Now the key thing here is that the value of shipments on second truck has to be less than 30/60. So if we add S3 on second truck, the value of shipment becomes more than 30/60.
Hence it clearly implies that S3 is on first ship only.
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Re: Six shipments of machine parts were shipped from a factory on two  [#permalink]

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New post 04 Jan 2013, 22:09
Marcab wrote:
Walkabout wrote:
Attachment:
Table.png
Six shipments of machine parts were shipped from a factory on two trucks, with each shipment entirely on one of the trucks. Each shipment was labeled either S1, S2, S3, S4, S5, or S6. The table shows the value of each shipment as a fraction of the total value of the six shipments. If the shipments on the first truck had a value greater than 1/2 of the total value of the six shipments, was S3 shipped on the first truck?

(1) S2 and S4 were shipped on the first truck.
(2) S1 and S6 were shipped on the second truck.


Total sum is 60/60.

Given fact: Value of shipments on first truck > 30/60.
Question- was S3 shipped on first truck?

1)S2 and S4 were shipped on the first truck.
Sum of S2 and S4-21/60.
Anything that makes the sum more than 30/60 would counter.
If S2 were also on first truck then also the value of shipment becomes more than 30/60 and if S3 were also on first truck then also the value of shipment becomes more than 30/60.
Hence insufficient.

2) S1 and S6 were shipped on the second truck.
Sum of S1 and S6-21/60.
Now the key thing here is that the value of shipments on second truck has to be less than 30/60. So if we add S3 on second truck, the value of shipment becomes more than 30/60.
Hence it clearly implies that S3 is on first ship only.



The questions where we need to test multiple things, my brain finds it difficult to test different things. how do u do this?
by writing down the cases?
Also, To read and understand and get the lcm and to make all the ratios to have 60 in denominator, it took around 2 mins 45 secs.. after which I had to guess to avoid over shooting the time limit.

how much time did u take to solve this one?
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Re: Six shipments of machine parts were shipped from a factory on two  [#permalink]

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New post 04 Jan 2013, 22:28
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Actually, I don't remember much about time but the LCM thing just comes intuitively not because I want to do this way but because I don't want to do much effort. Moreover I actually didn't take the LCM, I just looked for a common multiple and 60 seemed the best fit. Apart from 60, 120, 180 could have also been equally good.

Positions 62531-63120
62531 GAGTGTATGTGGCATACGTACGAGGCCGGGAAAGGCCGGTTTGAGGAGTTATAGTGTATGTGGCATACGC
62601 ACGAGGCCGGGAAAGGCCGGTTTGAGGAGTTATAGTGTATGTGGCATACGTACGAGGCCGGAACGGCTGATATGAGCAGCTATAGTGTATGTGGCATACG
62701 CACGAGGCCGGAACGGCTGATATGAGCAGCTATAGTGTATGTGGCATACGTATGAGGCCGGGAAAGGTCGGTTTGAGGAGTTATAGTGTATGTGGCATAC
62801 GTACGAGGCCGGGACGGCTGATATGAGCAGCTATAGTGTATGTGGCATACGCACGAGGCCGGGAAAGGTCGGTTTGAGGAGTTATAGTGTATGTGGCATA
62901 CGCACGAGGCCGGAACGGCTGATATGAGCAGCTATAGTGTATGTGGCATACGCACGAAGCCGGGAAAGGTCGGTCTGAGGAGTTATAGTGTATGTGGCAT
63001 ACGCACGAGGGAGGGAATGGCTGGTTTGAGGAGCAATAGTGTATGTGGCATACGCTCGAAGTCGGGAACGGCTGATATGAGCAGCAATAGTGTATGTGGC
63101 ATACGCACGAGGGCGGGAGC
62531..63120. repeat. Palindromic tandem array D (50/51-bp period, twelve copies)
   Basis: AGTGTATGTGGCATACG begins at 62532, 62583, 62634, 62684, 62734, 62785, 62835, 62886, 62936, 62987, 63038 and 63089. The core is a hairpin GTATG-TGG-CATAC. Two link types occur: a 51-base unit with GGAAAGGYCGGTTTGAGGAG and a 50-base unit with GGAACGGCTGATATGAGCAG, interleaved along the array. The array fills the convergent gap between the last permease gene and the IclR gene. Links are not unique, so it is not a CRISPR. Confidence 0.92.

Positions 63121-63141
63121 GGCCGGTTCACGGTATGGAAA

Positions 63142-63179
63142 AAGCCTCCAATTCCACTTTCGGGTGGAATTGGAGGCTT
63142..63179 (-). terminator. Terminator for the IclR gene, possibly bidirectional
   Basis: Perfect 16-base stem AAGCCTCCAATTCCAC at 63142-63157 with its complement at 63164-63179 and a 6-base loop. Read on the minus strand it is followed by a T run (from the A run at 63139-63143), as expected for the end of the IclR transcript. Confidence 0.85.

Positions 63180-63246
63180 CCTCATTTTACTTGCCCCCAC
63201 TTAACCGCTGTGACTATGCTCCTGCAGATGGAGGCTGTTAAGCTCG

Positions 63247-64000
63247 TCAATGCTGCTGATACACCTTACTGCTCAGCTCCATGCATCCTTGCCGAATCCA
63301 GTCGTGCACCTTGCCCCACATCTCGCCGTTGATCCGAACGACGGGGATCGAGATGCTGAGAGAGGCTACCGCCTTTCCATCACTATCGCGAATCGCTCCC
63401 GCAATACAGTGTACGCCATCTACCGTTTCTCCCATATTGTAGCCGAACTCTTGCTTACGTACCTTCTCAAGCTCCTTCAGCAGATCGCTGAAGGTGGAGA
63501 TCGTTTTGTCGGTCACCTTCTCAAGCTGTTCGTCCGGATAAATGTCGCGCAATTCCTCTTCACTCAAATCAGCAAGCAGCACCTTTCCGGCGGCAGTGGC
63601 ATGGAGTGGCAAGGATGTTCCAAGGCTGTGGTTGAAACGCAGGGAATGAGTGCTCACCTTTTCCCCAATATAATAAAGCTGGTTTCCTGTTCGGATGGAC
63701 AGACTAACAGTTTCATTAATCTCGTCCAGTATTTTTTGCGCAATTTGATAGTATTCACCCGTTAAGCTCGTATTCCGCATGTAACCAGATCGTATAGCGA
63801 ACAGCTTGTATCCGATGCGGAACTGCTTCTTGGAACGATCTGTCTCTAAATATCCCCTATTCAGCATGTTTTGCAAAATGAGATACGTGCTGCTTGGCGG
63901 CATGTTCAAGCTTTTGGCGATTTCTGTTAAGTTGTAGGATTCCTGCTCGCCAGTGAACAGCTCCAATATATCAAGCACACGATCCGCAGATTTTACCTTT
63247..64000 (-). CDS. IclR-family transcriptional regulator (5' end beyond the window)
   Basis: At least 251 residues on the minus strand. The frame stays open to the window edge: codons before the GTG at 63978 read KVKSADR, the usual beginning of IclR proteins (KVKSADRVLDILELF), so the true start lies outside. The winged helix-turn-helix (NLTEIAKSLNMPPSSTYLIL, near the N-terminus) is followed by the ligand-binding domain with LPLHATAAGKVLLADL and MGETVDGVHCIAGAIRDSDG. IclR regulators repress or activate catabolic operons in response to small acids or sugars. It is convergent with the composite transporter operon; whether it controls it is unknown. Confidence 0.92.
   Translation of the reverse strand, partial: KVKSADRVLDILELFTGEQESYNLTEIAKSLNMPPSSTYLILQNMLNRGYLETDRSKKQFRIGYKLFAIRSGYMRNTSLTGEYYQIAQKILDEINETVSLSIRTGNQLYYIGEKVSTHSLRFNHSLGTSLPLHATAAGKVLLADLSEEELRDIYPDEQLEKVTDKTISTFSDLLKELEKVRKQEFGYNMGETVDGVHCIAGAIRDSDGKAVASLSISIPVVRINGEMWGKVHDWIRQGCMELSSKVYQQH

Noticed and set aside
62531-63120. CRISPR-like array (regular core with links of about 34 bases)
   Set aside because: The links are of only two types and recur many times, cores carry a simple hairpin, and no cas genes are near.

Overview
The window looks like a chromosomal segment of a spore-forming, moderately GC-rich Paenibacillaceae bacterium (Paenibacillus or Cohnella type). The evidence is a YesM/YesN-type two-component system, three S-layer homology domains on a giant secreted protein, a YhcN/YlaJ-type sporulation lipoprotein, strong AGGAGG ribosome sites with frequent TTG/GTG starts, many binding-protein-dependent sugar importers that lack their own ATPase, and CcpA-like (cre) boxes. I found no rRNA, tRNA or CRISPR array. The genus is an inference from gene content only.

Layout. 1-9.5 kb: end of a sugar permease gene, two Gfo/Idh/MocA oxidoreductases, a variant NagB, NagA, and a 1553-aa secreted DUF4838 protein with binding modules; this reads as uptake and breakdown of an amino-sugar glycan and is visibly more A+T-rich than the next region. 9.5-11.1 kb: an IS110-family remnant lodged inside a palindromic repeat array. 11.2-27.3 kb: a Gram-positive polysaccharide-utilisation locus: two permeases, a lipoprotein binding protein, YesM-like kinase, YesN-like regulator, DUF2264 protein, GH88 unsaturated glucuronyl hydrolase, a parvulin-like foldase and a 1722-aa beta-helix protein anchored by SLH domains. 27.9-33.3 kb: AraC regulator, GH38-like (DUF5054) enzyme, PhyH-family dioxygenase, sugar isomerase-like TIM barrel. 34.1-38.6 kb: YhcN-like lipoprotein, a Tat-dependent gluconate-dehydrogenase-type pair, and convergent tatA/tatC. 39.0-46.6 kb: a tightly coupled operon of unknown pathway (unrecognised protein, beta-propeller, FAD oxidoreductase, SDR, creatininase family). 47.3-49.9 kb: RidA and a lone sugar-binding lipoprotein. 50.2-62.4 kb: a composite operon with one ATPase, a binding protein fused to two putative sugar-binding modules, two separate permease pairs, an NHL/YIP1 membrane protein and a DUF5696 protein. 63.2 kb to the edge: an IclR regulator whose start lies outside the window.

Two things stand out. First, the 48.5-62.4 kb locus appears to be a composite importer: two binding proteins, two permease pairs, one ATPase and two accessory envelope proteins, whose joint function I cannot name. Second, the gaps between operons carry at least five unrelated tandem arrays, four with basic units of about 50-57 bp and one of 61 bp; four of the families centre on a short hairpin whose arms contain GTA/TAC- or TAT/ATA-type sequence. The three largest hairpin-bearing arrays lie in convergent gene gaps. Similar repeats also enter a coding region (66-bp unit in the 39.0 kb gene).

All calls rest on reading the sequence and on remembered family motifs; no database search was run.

As you mentioned that it took about 2min 45 sec to do this question, I shall say don't worry because some questions from topics such as SD, Probability, Algebra with which you are very comfortable will defnitely come on the test day. You may be able to solve those questions under 50-55 seconds and hence compensate for the former.
But for a piece for advice, just practice. Once you practice such questions, then you will become quite comfortable with the topic and the format of such questions.
Hope that helps.
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Re: Six shipments of machine parts were shipped from a factory on two  [#permalink]

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New post 28 Jul 2016, 07:17
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Walkabout wrote:
Attachment:
Table.png
Six shipments of machine parts were shipped from a factory on two trucks, with each shipment entirely on one of the trucks. Each shipment was labeled either S1, S2, S3, S4, S5, or S6. The table shows the value of each shipment as a fraction of the total value of the six shipments. If the shipments on the first truck had a value greater than 1/2 of the total value of the six shipments, was S3 shipped on the first truck?

(1) S2 and S4 were shipped on the first truck.
(2) S1 and S6 were shipped on the second truck.


Target question: Was S3 shipped on the first truck?

Given: The shipments on the first truck had a value greater than 1/2 of the total value of the six shipments

It might help to first convert the fractions to decimals.
S1=0.25
S2=0.2
S3=0.17 (approx)
S4=0.15
S5=0.13 (approx)
S6=0.1

Statement 1: S2 and S4 were shipped on the first truck.
First truck has 0.2 + 0.15 = 0.35
Since the first truck holds more than 0.5, S3 may or may not be on that truck. For example, consider these two possible cases: